Kingpin (1996 with Woody Harrelson and Bill Murray)


USA / 1996

Directors: Peter Farrelly, Bobby Farrelly
Writers: Barry Fanaro, Mort Nathan

Cast: Woody Harrelson, Randy Quaid, Vanessa Angel, Bill Murray, Chris Elliott, William Jordan, Lin Shaye

Before they brought a new meaning to the term gross profit with There’s Something About Mary , the Farrelly brothers (Peter and Bobby) made this equally funny comedy set in the unlikely world of tenpin bowling. The laughs come thick and fast as the Farrellys produce their trademark mix of outrageous gags (the main one this time involves a prosthetic hand), outré set-pieces and sentimental love story.

Kingpin starts in 1979, when Roy Munson (Woody Harrelson) has the world at his fingertips. Recently crowned bowling champion, he inadvertently gets mixed up in a scam with duplicitous fellow bowler Big Ern (Bill Murray) and when the punters realise they’re being hustled, they take revenge on Munson by placing his hand down the ball-return machine. By the mid-90s, he has become an alcoholic travelling salesman with his name a euphemism for a spectacular screw-up.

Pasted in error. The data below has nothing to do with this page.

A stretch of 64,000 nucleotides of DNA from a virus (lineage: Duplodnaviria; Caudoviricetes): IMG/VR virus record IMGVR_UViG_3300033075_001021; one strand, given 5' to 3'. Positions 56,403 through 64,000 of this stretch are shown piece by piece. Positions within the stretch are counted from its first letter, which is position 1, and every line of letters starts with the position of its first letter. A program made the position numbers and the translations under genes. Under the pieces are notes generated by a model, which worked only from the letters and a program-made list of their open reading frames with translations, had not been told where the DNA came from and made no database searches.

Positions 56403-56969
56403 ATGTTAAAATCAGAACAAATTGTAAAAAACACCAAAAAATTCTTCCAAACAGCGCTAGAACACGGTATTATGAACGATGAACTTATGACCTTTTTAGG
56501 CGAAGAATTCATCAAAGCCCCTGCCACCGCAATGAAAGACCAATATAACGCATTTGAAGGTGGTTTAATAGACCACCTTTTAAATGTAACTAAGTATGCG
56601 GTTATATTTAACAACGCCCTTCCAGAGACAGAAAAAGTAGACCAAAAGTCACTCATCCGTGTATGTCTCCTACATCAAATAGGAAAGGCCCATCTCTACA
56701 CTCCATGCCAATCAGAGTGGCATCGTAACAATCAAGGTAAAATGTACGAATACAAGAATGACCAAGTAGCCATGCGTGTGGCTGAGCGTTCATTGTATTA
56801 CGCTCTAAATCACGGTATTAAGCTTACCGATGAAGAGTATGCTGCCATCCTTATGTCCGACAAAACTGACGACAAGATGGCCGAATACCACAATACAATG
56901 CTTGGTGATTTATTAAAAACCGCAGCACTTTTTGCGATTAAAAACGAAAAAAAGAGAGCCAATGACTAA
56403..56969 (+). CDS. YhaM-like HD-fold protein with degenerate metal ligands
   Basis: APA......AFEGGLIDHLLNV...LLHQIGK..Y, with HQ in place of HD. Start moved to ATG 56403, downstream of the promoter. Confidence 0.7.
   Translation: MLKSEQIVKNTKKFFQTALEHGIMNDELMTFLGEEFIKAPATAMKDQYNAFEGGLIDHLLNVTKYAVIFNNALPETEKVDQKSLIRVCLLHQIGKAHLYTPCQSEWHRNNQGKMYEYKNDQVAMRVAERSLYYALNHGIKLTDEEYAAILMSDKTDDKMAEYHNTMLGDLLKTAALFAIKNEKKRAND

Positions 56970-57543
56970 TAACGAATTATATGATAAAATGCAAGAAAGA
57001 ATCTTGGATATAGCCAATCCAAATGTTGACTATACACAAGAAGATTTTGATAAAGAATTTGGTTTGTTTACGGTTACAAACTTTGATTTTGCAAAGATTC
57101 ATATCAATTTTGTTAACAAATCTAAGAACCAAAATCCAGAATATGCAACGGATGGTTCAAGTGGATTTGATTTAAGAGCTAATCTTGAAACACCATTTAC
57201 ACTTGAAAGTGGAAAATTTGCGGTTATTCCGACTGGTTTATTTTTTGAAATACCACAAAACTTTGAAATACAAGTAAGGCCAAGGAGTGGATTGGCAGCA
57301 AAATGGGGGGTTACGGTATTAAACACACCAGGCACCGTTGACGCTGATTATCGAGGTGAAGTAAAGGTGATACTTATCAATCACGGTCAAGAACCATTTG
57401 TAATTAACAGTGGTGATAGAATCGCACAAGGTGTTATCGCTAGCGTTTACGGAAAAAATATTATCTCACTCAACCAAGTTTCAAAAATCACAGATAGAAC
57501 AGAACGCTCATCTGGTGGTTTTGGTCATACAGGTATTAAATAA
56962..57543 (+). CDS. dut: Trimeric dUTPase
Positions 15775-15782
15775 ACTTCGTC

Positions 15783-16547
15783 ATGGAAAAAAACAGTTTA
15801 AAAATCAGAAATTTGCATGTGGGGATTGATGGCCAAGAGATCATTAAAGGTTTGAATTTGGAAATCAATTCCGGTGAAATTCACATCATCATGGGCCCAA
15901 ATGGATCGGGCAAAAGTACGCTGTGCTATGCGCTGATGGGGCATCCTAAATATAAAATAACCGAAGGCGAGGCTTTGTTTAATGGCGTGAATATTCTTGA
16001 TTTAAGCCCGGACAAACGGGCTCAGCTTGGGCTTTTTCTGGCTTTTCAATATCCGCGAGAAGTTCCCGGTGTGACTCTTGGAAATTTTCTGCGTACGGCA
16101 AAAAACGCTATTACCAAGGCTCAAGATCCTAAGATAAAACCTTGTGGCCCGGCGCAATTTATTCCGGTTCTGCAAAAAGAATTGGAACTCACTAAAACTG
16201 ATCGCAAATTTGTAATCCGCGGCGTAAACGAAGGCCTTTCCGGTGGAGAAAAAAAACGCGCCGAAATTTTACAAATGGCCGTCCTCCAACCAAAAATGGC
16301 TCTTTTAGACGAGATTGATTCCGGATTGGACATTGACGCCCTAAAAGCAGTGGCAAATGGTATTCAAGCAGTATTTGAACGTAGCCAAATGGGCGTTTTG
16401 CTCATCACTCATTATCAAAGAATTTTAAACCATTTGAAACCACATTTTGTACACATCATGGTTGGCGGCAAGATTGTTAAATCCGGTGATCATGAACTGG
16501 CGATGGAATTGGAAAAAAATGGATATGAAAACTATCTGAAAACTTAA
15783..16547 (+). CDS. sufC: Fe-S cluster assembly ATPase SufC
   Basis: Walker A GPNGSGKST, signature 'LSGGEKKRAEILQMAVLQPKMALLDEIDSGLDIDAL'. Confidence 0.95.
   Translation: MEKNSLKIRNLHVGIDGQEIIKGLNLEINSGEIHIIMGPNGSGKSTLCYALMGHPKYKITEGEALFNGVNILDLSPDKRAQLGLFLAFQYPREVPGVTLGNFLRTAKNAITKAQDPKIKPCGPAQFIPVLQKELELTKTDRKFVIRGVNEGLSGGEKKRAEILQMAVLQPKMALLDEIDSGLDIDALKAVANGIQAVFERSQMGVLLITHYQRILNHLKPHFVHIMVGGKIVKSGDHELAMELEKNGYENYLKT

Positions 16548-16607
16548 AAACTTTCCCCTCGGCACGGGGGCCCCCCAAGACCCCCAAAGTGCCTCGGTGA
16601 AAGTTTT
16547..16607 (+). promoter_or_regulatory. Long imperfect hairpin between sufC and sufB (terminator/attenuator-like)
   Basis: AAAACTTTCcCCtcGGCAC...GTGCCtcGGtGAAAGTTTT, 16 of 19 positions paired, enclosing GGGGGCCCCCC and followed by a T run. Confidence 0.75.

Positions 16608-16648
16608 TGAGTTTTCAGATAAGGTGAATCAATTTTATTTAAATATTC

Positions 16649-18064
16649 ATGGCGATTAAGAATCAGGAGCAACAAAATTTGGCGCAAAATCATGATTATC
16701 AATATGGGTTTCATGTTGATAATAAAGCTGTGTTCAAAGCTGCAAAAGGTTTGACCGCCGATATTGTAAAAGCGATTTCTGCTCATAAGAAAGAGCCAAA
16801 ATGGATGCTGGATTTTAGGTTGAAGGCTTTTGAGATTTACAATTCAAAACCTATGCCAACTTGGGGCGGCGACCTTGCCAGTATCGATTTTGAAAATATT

Now sporting a hook hand, pot belly, balding pate and wardrobe to die (of shame) for, Roy gets an unexpected chance for redemption when he discovers a bowling genius in the shape of Ishmael Boorg (Randy Quaid), an Amish man. Roy tutors Ishmael with the aim of entering him for the national championships. En route to the finals in Reno, the men meet the attractive Claudia (Vanessa Angel), who bowls both of them over. With Ish seeking the prize money to pay for his community’s mortgage, the scene is set for a grand confrontation with Big Ern to see who wins the grand prize.

“When I read Kingpin , I thought it was the most hilarious script I’d ever read,” says Woody Harrelson, “and aside from being funny, the story had great heart.” It also contains pastiches of movies such as Witness , The Graduate and Indecent Proposal (which featured Harrelson, of course) and set-pieces to rival There’s Something About Mary for tastelessness.